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From: Sebastian Redl (sebastian.redl_at_[hidden])
Date: 2007-03-19 18:38:17

Ion Gaztañaga wrote:
> I mean:
> template<class T, member_hook T::* P>
> class value_traits;
> compiles fine, but I just want to have one template parameter
> template<member_hook T::* P>
> class value_traits;
> This is a compilation error. Can C++ deduce both the parent class and
> the pointer to member? I don't see any reason that should forbid this,
> but I can find the right syntax.
There is none. There's no such thing as implicit template parameters.
Each parameter must be explicitly specified.

P is a non-type template parameter; it takes a constant value, not a
type. The constant value is a pointer-to-member. (Typically an offset
inside a class, but of course that's implementation-dependent.) A
pointer-to-member needs a class it points into.
In your case, which class is it? You only have T there, so the compiler
looks for a type called T. Not finding one, it throws an error.
If there was an implicit template parameter there, that would make the
code extremely fragile: as long as no type T is defined at the point of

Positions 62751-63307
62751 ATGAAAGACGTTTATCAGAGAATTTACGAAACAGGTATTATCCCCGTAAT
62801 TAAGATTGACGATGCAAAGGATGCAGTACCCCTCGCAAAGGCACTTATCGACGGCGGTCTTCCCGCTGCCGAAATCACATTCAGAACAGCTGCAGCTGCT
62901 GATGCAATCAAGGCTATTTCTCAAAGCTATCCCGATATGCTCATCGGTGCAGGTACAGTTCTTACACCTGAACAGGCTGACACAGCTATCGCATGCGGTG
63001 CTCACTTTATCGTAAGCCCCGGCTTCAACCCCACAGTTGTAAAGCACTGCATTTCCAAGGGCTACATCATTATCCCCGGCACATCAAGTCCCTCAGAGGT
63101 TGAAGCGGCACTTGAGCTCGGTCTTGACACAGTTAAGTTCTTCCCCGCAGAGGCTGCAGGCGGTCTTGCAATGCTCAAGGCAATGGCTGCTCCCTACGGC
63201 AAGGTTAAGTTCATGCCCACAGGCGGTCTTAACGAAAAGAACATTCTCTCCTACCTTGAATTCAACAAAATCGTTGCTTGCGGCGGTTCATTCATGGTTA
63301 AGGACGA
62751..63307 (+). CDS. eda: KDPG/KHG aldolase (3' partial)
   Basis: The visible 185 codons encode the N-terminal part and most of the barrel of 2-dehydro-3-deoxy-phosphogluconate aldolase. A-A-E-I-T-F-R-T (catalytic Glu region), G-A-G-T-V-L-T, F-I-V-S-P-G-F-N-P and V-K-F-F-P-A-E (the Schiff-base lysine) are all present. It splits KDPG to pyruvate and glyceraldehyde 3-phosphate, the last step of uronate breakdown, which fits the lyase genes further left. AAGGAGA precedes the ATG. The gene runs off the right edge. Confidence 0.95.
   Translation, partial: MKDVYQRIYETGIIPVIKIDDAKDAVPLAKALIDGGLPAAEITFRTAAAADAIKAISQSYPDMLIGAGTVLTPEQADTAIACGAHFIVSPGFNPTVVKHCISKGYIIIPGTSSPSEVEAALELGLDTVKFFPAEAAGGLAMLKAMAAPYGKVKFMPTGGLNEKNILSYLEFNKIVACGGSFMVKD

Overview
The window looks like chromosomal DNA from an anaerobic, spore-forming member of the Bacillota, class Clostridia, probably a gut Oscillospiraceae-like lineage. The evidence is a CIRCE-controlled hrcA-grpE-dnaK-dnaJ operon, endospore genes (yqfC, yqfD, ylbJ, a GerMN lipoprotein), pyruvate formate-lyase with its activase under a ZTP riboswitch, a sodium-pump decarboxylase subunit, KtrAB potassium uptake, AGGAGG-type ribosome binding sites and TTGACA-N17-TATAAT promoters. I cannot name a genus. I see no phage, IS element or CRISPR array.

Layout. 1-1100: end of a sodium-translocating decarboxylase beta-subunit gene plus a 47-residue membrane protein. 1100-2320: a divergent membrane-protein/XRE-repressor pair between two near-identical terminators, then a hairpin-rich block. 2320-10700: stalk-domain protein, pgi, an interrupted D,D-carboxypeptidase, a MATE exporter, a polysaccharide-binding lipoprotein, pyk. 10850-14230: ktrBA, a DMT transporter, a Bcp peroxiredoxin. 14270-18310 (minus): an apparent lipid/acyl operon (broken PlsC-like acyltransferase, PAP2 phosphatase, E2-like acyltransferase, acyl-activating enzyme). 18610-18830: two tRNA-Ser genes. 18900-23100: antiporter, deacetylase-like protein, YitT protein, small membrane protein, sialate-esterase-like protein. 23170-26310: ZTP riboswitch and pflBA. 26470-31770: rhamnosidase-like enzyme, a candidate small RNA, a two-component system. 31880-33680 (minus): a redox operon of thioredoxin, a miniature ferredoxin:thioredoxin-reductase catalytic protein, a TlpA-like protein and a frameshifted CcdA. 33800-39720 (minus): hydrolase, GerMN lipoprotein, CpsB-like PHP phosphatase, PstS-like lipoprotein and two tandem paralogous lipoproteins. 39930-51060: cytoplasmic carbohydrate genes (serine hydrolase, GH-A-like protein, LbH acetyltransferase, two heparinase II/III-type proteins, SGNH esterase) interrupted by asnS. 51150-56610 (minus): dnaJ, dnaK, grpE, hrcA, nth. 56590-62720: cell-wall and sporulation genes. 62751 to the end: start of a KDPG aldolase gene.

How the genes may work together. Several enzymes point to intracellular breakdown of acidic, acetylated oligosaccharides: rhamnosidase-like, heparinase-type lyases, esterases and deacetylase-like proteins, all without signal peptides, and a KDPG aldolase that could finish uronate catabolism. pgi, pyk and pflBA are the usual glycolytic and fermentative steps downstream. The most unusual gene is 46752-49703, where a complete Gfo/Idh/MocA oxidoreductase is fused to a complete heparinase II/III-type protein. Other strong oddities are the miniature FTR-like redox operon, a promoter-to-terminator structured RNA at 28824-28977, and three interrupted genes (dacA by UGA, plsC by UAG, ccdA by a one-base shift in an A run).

the template declaration, the template has two parameters - probably the
compiler would, not finding a type T, assume it's an implicit template
If at any point in time a type T is made visible to the template
declaration, the meaning suddenly changes.

This is of course unacceptable. And it works the other way, too. Consider:

struct FooBarZoot { ... };

template <int FoobarZoot::* P>
class Oops { ... };

How many template parameters does Oops have? That's right, two, because
FoobarZoot is different from FooBarZoot and thus an implicit template
parameter. The error message would be very helpful, too.

As you can see, it's imperative that every template parameter is
specified explicitly.

Sebastian Redl

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